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An Indo-Dutch collaboration has taken shape in the industrial town of Kanpur to promote entrepreneurship in the dairy sector and boost sustainability of dairy farms.
Kanpur-based dairy company Tasty Dairy Specialities Limited has collaborated with a Dutch consortium to set up a dairy excellence centre. The company has joined hands with PUM Netherlands to establish INDUCED (Indo-Dutch Centre of Excellence in Dairying) in Kanpur.
The two organisations would sign the Memorandum of Understanding (MoU) for INDUCE tomorrow in the presence of Dutch Ambassador Alphonsus Stoelinga, Tasty Dairy CMD Atul Mehra told Business Standard.
Funded by the Dutch ministry of foreign affairs, PUM Netherlands has a global footprint. It supports sustainable development of small and medium size enterprises in developing and emerging markets. PUM has assisted over 40,000 organisations in about three dozen countries.
INDUCE aims at working towards the growth of the Indian dairy sector by enriching the knowledge and skills of dairy farmers and aiding dairy farms become sustainable and profitable, Mehra underlined.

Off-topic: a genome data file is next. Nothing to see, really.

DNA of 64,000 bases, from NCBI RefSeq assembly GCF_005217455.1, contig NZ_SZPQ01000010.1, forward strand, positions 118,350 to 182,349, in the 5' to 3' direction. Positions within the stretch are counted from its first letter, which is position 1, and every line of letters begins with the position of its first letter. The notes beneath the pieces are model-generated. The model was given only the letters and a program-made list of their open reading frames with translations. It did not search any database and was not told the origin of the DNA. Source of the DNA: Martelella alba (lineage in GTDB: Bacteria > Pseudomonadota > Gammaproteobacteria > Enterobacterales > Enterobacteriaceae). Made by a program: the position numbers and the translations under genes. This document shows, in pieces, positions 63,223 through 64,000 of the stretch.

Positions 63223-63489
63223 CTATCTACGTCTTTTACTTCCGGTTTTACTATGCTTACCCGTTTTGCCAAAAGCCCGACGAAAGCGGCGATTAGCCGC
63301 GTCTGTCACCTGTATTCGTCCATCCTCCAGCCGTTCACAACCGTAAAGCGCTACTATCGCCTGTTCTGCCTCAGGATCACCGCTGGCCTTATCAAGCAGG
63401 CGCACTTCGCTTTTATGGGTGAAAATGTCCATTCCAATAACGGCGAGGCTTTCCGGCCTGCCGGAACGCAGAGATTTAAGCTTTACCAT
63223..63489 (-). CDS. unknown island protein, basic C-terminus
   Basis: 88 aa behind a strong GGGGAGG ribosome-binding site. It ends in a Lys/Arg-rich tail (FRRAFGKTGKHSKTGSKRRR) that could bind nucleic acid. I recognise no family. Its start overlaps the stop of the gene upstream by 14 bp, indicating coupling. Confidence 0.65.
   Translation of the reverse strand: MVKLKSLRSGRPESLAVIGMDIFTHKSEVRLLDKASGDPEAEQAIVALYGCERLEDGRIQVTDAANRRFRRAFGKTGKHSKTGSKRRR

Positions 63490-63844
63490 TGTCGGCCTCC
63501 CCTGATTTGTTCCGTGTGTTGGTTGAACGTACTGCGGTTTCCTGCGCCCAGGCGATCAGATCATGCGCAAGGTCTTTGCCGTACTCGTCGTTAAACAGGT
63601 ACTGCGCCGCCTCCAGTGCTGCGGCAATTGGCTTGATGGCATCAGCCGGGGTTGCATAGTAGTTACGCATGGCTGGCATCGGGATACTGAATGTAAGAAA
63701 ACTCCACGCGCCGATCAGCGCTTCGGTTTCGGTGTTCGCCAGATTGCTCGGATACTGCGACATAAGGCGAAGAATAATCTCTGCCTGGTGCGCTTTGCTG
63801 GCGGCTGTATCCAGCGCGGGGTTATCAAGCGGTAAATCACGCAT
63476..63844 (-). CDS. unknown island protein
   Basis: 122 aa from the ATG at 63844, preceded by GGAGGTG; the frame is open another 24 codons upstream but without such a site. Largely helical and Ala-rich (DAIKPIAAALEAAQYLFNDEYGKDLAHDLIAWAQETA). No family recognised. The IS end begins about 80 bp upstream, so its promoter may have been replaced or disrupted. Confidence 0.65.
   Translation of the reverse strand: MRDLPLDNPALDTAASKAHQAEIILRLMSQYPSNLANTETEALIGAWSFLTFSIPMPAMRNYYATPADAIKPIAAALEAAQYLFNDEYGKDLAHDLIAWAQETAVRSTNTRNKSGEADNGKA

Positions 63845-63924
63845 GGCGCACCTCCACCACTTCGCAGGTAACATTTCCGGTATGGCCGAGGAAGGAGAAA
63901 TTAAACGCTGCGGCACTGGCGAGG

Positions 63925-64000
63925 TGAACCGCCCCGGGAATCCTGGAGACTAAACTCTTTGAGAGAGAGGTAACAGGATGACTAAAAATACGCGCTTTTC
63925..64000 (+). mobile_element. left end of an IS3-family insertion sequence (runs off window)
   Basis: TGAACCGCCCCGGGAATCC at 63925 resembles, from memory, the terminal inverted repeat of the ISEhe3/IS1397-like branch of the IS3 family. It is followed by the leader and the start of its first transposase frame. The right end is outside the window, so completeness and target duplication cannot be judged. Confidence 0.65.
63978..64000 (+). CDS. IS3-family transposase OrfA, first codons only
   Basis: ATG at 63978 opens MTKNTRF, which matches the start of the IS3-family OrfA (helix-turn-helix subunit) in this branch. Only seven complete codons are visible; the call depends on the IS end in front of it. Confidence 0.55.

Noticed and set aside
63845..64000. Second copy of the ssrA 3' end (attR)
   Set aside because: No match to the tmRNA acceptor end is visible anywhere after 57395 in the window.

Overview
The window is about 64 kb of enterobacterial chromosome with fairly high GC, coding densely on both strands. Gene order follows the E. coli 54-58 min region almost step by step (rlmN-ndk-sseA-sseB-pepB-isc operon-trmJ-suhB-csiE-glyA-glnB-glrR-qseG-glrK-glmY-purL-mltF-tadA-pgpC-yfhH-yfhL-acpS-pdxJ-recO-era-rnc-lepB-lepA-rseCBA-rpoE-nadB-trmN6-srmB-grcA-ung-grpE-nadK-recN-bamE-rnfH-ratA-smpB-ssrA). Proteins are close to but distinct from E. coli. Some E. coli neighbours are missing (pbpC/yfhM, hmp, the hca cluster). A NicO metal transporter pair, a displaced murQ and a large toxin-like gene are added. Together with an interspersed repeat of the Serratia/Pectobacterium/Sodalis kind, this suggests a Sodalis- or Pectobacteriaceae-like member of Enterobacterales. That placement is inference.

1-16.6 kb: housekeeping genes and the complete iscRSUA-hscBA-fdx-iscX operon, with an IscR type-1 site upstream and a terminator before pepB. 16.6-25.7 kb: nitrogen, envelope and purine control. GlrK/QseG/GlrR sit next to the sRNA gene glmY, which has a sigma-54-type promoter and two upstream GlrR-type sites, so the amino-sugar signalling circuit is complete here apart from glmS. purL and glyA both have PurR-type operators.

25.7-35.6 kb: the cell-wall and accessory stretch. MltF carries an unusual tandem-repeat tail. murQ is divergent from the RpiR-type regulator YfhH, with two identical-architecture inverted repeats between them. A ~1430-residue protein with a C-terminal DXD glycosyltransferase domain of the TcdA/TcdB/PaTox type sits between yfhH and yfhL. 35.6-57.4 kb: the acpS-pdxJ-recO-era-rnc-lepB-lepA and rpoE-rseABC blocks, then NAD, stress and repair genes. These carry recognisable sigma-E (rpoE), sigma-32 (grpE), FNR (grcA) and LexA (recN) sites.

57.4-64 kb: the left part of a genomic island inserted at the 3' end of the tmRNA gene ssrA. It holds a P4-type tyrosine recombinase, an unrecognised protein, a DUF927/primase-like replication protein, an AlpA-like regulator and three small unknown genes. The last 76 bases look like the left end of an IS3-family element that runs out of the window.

Besides, PUM CEO Johan Van de Gronden and PUM expert Johan Koeslag would also be present on the occasion.
“Our previous programme was aimed at developing the knowledge and skills of street vendors of food products. This time, we are working for the growth of dairy farming in India and have roped in PUM Netherlands to work with us in building a roadmap to sustainable development of dairy farming,” Mehra said.
The new centre fits with the overall agenda of Uttar Pradesh chief minister Yogi Adityanath to boost the dairy sector for supplementing rural incomes and thus contributing towards the ultimate goal of the Narendra Modi government at the Centre to double the farmers’ income by 2022.
Earlier, Yogi had even sought the support of domestic dairy giant Amul to bolster the UP dairy sector.
The main objectives of this Indo-Dutch collaboration are to establish a centre of excellence in dairying that could be a blueprint for others, increasing skills of small scale dairy farmers, training 25 medium sized dairy farmers per year, establishing a medium size model dairy farm, which could be used for training farmers and field workers and enhancing the performance of the dairy plant by increasing efficiency and diversifying product lines.
Although India is the world’s largest dairy producer and consumer, yet its per capita consumption is a third of the US, while milk productivity per cattle is also low.
Besides, Indian dairy farm size and average cattle per farm is low compared to global standards. At the same time, Indian dairy farms produce a lot of wastage and spoilage of milk at the farm level.
Milk yield per animal in India is 6-7 litres compared to over 35 litres in other countries. The country also lacks proper cold chain from farm to factory, while there are too many middlemen involved, which reduces the ultimate yield to farmers.